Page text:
Davante Adams pushed his way out of Green Bay, leaving four-time MVP Aaron Rodgers and relocating to Las Vegas, where close friend and former Fresno State teammate Derek Carr is transitioning to new Raiders coach Josh McDaniels’ offense.
Tyreek Hill bolted Kansas City — and the transcendent talent of Mahomes — and took his talents to South Florida, where new Dolphins coach Mike McDaniel is installing a cutting-edge scheme and trying to turn Tua Tagovailoa into top-flight NFL passer.
Who’s the biggest loser in this equation?
On paper … everyone.
Rodgers loses his most prolific and trusted target. Mahomes will no longer have the luxury of throwing to the sport’s most lethal deep threat. And Adams and Hill — each of whom got paid in the wake of high-profile trades — will be expected to be even more prolific than before, despite playing for teams that have been less successful, and with quarterbacks who haven’t combined to win three of the past four MVPs.
Not that any of the people in question are shying away from the challenge, or suppressing their swag. In July Adams talked about going from “Hall of Famer to Hall of Famer” — a prematurely hyperbolic assessment of Carr’s career to this point. He later clarified the remark, and absorbed some good-natured ribbing from Rodgers, who told reporters that “going from Hall of Famer to Hall of Famer” (Adams to Allen Lazard, the Packers’ nominal No. 1 receiver heading into the season) would be a similar challenge.
Hill went further into the realm of fantasy, declaring in June that Tagovailoa is more accurate than Mahomes. Later in the summer, Hill anointed Tagovailoa as the most accurate thrower in the league, period, as though the receiver was trying to speak it into existence.
One might be tempted to say that Hill and Adams are tripping, but it’s probably not a term that Rodgers should throw around cavalierly, having recently told NBC’s Peter King about his offseason experiences with ayahuasca and its impact on his mental state. With his consciousness heightened, Rodgers can now turn his attention to the biggest challenge of training camp: Creating chemistry with his receivers, who’ll collectively try to compensate for Adams’ absence.
It won’t be easy. I’ve loved Lazard’s grit and scrappiness since he first willed his way onto the field, but he’s as far from the prototype of a No. 1 receiver as avocado toast is from being Green Bay’s most popular breakfast food. Veteran Randall Cobb is on the downward slope of his career. That leaves free-agent signee Sammy Watkins, largely untested second-year player Amari Rodgers and rookies Romeo Doubs and Christian Watson as potential difference-makers — provided they can find a way to connect with their quarterback.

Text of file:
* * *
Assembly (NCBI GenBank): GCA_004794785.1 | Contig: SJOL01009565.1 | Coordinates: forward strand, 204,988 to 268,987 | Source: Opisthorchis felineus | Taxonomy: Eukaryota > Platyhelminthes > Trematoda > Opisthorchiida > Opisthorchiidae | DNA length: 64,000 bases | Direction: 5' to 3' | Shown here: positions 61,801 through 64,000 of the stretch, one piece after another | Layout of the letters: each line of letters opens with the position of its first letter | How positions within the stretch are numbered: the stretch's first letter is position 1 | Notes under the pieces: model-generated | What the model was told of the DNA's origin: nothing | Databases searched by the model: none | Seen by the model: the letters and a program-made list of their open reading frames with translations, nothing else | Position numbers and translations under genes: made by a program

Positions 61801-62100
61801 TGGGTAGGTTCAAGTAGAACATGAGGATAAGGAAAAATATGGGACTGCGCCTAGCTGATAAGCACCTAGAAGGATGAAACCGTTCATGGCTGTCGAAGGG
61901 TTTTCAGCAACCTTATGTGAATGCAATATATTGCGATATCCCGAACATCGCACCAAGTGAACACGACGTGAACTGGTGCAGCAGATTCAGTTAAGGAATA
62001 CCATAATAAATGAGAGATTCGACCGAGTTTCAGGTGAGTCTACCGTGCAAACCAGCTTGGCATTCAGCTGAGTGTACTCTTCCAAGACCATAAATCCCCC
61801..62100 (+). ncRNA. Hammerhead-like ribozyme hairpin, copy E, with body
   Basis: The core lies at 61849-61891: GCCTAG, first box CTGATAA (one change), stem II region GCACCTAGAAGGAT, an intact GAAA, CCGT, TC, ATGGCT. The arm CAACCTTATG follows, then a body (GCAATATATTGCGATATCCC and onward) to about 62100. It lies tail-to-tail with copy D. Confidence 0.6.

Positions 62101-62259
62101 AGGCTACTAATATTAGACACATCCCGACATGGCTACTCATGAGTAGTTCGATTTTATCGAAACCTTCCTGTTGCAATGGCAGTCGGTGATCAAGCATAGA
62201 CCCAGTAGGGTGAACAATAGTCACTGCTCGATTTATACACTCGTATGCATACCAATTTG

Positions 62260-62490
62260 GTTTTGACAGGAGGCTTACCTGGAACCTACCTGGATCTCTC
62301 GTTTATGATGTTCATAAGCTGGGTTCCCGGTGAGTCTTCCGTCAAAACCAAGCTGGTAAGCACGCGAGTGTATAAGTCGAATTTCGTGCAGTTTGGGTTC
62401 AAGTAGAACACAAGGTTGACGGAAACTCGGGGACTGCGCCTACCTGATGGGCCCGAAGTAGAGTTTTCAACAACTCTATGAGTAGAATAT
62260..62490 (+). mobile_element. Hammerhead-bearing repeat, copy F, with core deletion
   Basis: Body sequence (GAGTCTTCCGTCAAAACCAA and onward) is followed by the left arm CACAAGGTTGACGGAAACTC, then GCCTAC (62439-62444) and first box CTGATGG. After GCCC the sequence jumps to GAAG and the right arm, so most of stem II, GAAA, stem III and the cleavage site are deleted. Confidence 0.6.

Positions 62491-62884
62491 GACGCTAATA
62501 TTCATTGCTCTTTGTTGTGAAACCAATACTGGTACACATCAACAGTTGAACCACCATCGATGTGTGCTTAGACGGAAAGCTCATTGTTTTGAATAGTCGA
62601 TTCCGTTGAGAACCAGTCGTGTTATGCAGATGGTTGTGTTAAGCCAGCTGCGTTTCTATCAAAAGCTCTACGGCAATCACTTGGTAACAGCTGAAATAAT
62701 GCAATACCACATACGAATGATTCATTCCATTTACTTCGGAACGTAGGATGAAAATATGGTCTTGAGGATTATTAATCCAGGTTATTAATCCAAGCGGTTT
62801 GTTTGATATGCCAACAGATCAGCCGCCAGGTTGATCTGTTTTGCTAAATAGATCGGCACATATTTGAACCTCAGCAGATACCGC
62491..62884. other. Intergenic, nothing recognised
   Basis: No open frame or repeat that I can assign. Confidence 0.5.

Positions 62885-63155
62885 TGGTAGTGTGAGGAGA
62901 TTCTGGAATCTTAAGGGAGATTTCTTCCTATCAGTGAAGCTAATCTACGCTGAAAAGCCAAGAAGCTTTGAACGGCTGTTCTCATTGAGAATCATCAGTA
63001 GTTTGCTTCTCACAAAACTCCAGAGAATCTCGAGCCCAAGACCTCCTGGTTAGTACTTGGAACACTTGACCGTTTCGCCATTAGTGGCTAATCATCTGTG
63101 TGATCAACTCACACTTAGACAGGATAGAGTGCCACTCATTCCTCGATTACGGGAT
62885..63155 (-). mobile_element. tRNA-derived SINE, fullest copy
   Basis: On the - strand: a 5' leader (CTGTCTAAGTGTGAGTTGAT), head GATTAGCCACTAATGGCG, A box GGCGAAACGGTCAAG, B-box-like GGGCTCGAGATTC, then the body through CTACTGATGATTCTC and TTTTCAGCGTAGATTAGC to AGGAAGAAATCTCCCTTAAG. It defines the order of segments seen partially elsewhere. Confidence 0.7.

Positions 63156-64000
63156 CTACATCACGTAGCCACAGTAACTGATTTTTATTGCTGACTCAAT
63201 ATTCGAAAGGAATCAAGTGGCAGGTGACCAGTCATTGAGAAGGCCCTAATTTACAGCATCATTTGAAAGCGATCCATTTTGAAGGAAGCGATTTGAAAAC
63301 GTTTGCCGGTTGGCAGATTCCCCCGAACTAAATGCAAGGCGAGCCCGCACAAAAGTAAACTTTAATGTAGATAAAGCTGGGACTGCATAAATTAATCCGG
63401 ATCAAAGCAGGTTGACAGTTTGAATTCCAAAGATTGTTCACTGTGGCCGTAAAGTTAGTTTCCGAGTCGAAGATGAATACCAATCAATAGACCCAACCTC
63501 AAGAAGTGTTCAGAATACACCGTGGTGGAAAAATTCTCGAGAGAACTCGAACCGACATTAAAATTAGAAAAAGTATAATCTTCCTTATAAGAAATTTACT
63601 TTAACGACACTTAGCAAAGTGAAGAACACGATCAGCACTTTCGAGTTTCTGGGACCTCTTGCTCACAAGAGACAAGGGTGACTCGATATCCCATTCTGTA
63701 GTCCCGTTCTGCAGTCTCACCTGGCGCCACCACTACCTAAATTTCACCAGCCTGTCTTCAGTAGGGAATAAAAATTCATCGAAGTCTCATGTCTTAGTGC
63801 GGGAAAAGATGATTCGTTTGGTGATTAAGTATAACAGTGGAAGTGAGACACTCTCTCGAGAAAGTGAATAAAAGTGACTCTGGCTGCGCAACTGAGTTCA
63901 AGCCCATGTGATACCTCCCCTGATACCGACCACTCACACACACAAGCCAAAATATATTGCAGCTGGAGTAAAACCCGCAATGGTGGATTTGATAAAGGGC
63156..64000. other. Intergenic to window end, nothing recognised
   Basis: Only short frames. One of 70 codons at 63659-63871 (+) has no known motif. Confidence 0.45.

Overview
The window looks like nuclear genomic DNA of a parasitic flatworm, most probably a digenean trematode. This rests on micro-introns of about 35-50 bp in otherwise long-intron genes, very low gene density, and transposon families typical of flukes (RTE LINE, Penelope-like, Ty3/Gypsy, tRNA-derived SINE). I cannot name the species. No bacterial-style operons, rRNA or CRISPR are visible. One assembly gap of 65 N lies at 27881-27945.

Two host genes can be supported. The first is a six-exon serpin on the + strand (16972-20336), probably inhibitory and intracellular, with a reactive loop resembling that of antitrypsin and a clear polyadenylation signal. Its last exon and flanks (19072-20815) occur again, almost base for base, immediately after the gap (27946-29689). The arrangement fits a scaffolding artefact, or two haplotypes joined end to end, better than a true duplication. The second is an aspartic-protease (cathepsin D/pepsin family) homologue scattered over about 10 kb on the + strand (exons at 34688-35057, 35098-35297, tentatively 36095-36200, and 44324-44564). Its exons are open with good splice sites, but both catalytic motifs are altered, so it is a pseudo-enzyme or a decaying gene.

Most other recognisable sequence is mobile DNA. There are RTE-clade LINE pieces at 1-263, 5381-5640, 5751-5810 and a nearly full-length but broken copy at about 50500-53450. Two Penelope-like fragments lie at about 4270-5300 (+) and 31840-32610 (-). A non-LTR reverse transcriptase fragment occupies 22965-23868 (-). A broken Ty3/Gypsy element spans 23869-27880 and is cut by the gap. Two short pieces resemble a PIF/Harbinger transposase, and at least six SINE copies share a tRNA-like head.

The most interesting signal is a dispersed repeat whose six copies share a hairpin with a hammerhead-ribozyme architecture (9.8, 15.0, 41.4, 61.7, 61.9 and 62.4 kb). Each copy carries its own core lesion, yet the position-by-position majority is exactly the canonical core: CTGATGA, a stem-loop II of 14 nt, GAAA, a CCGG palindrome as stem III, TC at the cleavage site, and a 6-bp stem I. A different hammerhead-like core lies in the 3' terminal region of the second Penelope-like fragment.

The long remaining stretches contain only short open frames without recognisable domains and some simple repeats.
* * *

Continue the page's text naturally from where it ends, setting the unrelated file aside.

The fact that Rodgers stayed away during most of the team’s offseason program didn’t make that quest any easier. That said, fourth-rounder Doubs, especially, is an intriguing talent who’ll be counted on to give the Packers some juice.
It will be fun to watch — but on crucial third downs, when Rodgers needs a completion, I predict that he’s going to miss Adams a whole lot. All of this will be a challenge for first-year offensive coordinator Adam Stenavich, who takes over for rookie Broncos head coach Nathaniel Hackett, with whom Rodgers had an extremely close relationship.
The Chiefs — who have an elite pass-catcher in tight end Travis Kelce, and who signed the Packers’ top deep threat, Marquez Valdes-Scantling, as a free agent — are probably better equipped to handle Hill’s departure. The comfort zone that Mahomes has with head coach Andy Reid and offensive coordinator Eric Bieniemy, and vice-versa, should allow this terrific trio to come up with creative ways to expose defenses. And yet, indisputably, they’re going to miss Hill, who stretches and shatters opposing secondaries like no one else.
One other quick thought: Another high-profile trade involving an elite receiver over the offseason — A.J. Brown going from the Titans to the Eagles — hasn’t trended well for Tennessee so far. The first-round receiver the Titans drafted to replace Brown, Treylon Burks, didn’t make it through his first minicamp practice amid struggles with asthma and conditioning, and earlier this month head coach Mike Vrabel called him out for being inconsistent. Meanwhile Brown, who plays angry as it is, has been taking shots at his former team and seems poised to prove a point, emphatically and repeatedly.